'Healthy' breakfast biscuits, drinks not all they're cracked up to be
8 in 10 on-the-go products sugary, expensive: survey
Eight in ten on-the-go breakfast products, such as biscuits, drinks and yoghurt/cereal combos, contain more sugar than the staple wheat biscuits and milk and are up to 18 times more expensive, a new study from LiveLighter has revealed.
As the range of breakfast biscuits and other breakfast snack products expands in Australia, LiveLighter has compared the nutritional value, cost and health claims displayed on 65 individually packaged items promoted as ideal for breakfast or the morning meal in Coles, Woolworths and Aldi.
The survey found the following had more sugari than the low-sugar breakfast classic of two wheat biscuits and milkii:
- All 19 (or 100%) regular sized breakfast drinks
- 13 out of 17 (or 76%) chilled breakfast products (e.g. yoghurts, chia puddings)
- 18 out of 25 (or 72%) breakfast biscuits and on-the-go mueslis.
A further 4 out of 4 (or 100%) large breakfast drinks had more sugar than 4 wheat biscuits and milkiii.
LiveLighter Dietitian Sian Armstrong said while these ready-to-eat breakfast options might seem like an ideal solution on a busy morning, they’re hiding more sugar than a typical healthy breakfast.
“Some on-the-go breakfast products are hiding 9.5 teaspoons of sugar, which is around double the amount of sugar in wheat biscuits and milk.
While some of the sugar is from milk or yoghurt, that’s still a very sugary way to start the day! And because most of these products are heavily processed, they’re less likely to keep you full, so you’ll probably be reaching for a snack or a second breakfast sooner,” Ms Armstrong said.
Breakfast biscuits were particularly concerning, as many offered little more nutritionally than a regular sweet biscuitiv.
“Breakfast biscuits are basically just sweet biscuits, but with a higher price tag and a healthy halo. They’re highly processed and some were more than 25 per cent sugar, very little of which is naturally occurring from fruit or milk,” Ms Armstrong said.
“Too much added sugar can lead to weight gain and obesity, which can increase your risk of heart disease, type 2 diabetes and some cancers.
“If you wouldn’t think of reaching for the biscuit tin for breakfast, don’t fall into the trap of reaching for a breakfast biscuit. To stay satisfied for longer on busy mornings, choose a piece of fruit, some low-fat yoghurt, a boiled egg or a handful of nuts instead.”
The majority of the breakfast products were also much more expensive than a typical breakfast, costing up to $4.50 per serve – that’s 18 times the price of two wheat biscuits and milk, which only costs 24 centsv.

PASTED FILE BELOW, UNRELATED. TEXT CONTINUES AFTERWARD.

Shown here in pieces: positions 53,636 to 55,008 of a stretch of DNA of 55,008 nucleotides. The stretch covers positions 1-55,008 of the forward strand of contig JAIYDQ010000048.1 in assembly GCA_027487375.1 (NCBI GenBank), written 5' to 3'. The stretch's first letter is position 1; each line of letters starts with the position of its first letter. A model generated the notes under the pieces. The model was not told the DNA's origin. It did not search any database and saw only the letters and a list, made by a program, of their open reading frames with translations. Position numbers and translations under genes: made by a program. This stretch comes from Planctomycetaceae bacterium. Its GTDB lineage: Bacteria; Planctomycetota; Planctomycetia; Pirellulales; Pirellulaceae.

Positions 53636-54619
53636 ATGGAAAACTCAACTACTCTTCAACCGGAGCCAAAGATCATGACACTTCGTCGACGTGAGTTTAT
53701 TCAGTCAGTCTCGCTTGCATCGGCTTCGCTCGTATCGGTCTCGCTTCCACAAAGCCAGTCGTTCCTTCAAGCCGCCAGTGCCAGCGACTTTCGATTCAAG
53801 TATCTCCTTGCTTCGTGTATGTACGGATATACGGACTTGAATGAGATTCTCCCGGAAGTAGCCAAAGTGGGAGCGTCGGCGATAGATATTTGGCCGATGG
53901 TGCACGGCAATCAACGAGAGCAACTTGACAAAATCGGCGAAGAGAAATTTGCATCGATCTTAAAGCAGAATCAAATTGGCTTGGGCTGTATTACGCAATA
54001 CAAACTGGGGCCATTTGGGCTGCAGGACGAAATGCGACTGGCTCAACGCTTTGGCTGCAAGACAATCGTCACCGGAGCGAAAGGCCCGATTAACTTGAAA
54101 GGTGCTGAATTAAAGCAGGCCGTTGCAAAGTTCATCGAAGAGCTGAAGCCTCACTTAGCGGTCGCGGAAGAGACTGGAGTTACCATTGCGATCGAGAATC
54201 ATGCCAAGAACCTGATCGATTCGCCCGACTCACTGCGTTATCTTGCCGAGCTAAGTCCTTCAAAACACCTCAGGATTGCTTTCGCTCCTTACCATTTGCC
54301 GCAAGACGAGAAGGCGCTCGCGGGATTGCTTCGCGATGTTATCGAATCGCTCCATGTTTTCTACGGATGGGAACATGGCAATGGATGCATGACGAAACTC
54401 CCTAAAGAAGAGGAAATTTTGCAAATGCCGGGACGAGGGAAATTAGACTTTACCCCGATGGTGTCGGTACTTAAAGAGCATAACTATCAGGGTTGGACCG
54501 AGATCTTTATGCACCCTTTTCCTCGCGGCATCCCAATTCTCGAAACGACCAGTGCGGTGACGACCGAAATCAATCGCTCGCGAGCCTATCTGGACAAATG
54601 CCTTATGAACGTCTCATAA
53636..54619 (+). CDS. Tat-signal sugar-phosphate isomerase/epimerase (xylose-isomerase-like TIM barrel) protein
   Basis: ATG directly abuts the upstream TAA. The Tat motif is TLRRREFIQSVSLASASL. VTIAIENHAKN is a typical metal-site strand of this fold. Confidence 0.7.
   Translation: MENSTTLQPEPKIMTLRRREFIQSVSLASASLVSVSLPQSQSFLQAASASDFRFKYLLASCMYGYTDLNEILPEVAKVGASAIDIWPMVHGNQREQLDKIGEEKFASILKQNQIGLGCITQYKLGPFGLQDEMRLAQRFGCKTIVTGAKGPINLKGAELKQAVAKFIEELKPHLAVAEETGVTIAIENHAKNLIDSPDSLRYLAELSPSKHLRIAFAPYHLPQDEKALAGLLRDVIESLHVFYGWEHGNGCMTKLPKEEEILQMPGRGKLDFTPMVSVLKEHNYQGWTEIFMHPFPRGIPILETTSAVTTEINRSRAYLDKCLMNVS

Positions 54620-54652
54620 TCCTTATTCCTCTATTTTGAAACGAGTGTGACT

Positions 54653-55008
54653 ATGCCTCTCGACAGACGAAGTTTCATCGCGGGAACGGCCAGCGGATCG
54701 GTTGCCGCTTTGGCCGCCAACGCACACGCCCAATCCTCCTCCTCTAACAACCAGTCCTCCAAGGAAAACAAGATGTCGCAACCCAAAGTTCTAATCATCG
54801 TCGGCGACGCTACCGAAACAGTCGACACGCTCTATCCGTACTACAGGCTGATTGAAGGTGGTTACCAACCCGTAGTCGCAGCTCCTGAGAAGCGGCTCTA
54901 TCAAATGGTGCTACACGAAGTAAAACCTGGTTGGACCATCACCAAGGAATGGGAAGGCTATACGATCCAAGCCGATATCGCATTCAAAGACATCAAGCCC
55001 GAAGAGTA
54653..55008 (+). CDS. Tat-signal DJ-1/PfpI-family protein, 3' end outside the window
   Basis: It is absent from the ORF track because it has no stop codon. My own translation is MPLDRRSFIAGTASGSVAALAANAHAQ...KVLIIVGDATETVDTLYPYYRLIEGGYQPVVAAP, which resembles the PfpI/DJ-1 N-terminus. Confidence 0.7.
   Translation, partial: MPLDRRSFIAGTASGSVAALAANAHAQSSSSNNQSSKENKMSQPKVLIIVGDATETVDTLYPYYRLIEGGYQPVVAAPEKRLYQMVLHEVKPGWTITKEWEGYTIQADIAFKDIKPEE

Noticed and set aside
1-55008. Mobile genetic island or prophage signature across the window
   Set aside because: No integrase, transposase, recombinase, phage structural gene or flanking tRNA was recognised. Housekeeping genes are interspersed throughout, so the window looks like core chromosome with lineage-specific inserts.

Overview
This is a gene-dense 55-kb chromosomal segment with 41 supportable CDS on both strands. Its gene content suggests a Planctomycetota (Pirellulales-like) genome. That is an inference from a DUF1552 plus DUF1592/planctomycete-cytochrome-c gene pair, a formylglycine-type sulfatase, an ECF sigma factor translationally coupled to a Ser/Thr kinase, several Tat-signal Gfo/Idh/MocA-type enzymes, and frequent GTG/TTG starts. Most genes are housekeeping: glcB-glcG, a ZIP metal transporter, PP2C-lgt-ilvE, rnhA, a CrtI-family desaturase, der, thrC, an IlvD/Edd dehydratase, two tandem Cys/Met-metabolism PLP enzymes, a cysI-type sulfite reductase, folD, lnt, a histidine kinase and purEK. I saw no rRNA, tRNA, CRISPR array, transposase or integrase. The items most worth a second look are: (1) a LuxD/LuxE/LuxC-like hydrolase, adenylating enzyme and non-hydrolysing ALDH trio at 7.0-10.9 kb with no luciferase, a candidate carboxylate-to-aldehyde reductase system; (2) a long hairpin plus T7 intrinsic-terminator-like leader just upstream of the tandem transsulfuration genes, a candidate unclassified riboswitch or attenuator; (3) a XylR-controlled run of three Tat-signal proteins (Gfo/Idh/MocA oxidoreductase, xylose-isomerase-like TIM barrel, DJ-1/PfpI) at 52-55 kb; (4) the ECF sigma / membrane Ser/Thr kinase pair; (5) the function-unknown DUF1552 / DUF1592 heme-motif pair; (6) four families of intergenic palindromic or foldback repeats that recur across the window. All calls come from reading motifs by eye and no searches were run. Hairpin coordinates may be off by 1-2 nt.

LiveLighter Campaign Manager Alison McAleese said at a time when Australians get up to 40 per cent of their energy from heavily processed junk food and sugary drinksvi, we can’t afford to be replacing breakfast with yet another sugary snack.
“Breakfast is a key time in the day to eat many valuable nutrients. The Australian Dietary Guidelines recommend eating foods from a wide variety of food groups and a healthy breakfast is a useful time to eat more core foods like grainy breads or cereals, milk, fruit, yoghurt or eggs. We also know that people who regularly eat breakfast tend to eat an overall healthier diet for the rest of the day,” Ms McAleese said.
LiveLighter is calling on manufacturers to stop promoting high-sugar on-the-go breakfast products as a nutritious start to the day.
“Many breakfast biscuits, drinks and other ready-to-eat products appear healthy and are promoted with phrases like ‘rich in cereals’, ‘active cultures’ and as having ‘the energy and fibre of two Weet-Bix and milk’ on the label,” Ms McAleese said.
“This is not the full story, especially when you consider that some of these products have an extra four teaspoons of sugar than a bowl of wheat biscuits and milk.
“We want food companies to stop making these highly processed, sugar-laden products seem healthier than they are.”
For a convenient, healthy breakfast without the high price tag and marketing spin, LiveLighter recommends one or a couple of the following:
- A banana or other piece of fruit
- A glass or small carton of plain milk
- An egg or cheese sandwich made with wholegrain bread
- Reduced-fat plain yoghurt with fresh or frozen fruit
- A handful of nuts
- A boiled egg
- Avocado on wholegrain toast
- Chilled overnight oats.
For more healthy tips and resources, visit www.livelighter.com.au
About the study
LiveLighter identified single-serve packaged products marketed as ‘on the go’ breakfast foods and drinks (n=65) sold in Coles, Woolworths and Aldi in Prahran and Camberwell (Melbourne) stores in July 2017. This included products which featured words and phrases like ‘morning’ or ‘start the day’ in their marketing and on the label, implying they’re suitable for breakfast.